When we have a group of people especially women in support of leading a positive change at the community then we have what we need to speak out loud (a grassroot movement). Many young girls continue finding themselves in early forced marriages. Others have become victims of various situations.
In Tanzania as in other parts of the world are witnessing this kind of violation of children’s rights. Although the UN convention on children’s rights has been adopted and ratified. This is yet to be implemented.
According to Tanzanian statutory laws the legal marriage age of boys is 18yrs and marriage age of girls at age 15yrs. The local customary law the marriage age of depends on the ethnic community. These two run parallel to each other. It does not limit the age of the men to marry the girls. The Tanzania Women Lawyers Association according to their recent reports took up this issue to a considerable level. In 2000, Tanzania took an important step towards this end by amending its Constitution to add gender as a basis of non-discrimination. Despite this step forward, the practices of child marriage and guardianship still exist in Tanzania, and are harmful to women and Tanzanian society. To continue working towards its goal of gender equality, Tanzania must take the next step of abolishing child marriage and guardianship over adult women.
[Then there are] selfish people who marry young girls and put them to
bed straight away. The girls lose their youth, they have psychological
problems. It is unbecoming.
—Grace Makenya, Advocacy for Women in Africa
Grace Makenya does not describe the problems of a few girls, but the lives of many. Child marriage is a persistent problem in Tanzania. Approximately twenty-five percent of Tanzanian girls are married. This means that approximately 471,000 girls between the ages of fifteen and nineteen are already married. Actual numbers could be higher, but inaccurate birth and marriage records obscure exact figures. Missing and unrecorded marriages also contribute to the confusion on actual number of child brides. Tanzania’s Law of Marriage Act authorizes child marriage. The law sanctions the marriage of girls as children, while requiring boys to first be adults: “No person shall marry who, being male, has not attained the apparent age of eighteen years or, being female, has not attained the apparent age of fifteen years. In addition, a court may give leave for the marriage of a fourteen-year-old girl, if the court “is satisfied that there are special circumstances which make the proposed marriage desirable.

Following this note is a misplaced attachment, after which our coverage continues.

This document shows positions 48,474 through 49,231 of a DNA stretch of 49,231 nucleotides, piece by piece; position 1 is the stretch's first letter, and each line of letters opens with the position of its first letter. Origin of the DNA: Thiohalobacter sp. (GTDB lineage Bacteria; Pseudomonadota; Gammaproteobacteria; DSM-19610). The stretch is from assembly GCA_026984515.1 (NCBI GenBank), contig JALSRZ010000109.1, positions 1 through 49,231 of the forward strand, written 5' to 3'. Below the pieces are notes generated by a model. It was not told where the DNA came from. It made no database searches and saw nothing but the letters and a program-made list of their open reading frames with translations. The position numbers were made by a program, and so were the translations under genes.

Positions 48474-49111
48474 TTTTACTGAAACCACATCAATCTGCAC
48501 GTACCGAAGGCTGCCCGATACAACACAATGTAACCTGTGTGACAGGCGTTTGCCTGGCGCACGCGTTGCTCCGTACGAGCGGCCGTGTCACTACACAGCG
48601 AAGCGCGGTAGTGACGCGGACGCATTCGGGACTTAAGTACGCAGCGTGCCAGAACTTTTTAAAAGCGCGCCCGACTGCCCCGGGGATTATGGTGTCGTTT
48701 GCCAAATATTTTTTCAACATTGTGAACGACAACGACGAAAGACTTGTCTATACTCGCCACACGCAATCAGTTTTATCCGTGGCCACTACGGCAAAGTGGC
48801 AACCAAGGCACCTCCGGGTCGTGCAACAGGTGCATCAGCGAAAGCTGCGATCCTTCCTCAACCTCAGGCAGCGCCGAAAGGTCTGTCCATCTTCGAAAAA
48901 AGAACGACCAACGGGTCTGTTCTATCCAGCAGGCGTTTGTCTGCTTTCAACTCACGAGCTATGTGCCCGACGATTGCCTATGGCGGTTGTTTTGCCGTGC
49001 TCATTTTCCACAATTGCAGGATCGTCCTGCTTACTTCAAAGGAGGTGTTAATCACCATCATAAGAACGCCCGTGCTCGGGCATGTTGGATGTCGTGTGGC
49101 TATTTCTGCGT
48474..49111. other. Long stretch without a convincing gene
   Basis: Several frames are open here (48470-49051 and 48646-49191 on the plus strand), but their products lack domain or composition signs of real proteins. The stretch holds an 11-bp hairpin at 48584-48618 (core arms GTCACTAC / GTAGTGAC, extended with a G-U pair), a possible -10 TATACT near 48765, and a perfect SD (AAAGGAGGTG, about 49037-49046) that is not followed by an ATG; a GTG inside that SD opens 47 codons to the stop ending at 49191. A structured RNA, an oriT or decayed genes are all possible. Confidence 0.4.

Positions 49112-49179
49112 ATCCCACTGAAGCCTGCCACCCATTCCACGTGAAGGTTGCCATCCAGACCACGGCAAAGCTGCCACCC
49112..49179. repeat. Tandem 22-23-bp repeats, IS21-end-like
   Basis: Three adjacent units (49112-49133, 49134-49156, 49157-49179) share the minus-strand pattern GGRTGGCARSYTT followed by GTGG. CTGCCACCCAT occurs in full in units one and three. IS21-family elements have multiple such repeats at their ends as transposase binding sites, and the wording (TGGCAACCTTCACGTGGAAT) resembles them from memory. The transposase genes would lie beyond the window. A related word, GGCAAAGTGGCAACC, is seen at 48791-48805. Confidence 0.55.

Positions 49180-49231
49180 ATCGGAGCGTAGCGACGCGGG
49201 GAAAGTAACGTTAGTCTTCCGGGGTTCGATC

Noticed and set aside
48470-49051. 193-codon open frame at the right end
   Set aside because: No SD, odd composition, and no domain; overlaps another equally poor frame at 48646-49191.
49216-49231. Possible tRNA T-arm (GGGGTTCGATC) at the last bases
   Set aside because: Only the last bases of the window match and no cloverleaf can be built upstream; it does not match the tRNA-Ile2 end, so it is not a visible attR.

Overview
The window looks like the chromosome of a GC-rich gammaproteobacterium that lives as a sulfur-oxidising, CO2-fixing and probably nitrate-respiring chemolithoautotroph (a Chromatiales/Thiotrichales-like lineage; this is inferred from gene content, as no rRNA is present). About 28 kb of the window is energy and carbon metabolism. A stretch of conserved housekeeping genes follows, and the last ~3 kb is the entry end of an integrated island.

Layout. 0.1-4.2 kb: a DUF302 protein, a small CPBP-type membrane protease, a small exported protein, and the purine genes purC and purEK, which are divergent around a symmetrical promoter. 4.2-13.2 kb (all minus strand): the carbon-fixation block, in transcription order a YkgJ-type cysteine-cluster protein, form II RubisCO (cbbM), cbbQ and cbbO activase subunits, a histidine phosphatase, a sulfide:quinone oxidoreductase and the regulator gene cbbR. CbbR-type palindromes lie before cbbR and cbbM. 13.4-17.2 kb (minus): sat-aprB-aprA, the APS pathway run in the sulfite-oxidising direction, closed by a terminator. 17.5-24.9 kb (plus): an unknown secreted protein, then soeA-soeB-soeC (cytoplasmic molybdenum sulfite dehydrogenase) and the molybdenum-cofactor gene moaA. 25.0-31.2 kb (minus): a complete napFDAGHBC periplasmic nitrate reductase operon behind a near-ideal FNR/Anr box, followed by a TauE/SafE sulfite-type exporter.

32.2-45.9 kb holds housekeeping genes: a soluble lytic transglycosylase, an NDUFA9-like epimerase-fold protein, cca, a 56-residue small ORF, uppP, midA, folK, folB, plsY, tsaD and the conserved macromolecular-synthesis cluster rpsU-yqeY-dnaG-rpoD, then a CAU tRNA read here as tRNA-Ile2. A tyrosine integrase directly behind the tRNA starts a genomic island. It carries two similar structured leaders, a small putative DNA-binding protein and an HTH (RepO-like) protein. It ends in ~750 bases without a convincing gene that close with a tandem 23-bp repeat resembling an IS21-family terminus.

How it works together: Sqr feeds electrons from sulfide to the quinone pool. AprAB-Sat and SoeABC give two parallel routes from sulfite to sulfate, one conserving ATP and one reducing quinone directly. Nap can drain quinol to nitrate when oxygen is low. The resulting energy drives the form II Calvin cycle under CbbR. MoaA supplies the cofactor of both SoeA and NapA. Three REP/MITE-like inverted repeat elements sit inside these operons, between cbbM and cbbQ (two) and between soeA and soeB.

Late last year 2014 a girl was married off to a 72yrs old man. The age difference is too wide but well justified by the community in favor of the man. She became pregnant and early this year 2015 she died of early pregnancy related complications. This is just one among many unreported cases. This has been going on for a long time. Many of these girls married off are school going age children. They assume the roles of older women instead of growing out of childhood. They skip a very important stage where they are supposed to play and grow physically and mentally. Meaning proper development of the child is aborted by this assumption
These are the outcomes of unsupportive laws. We need to bring our voices together and educate our communities on the importance of supporting girls’ education and urge our governments to amend these unsupportive laws.
My vision is to expand my networks and joining others who help support girls and women and communities to transform our world.Grassroots Mobilizing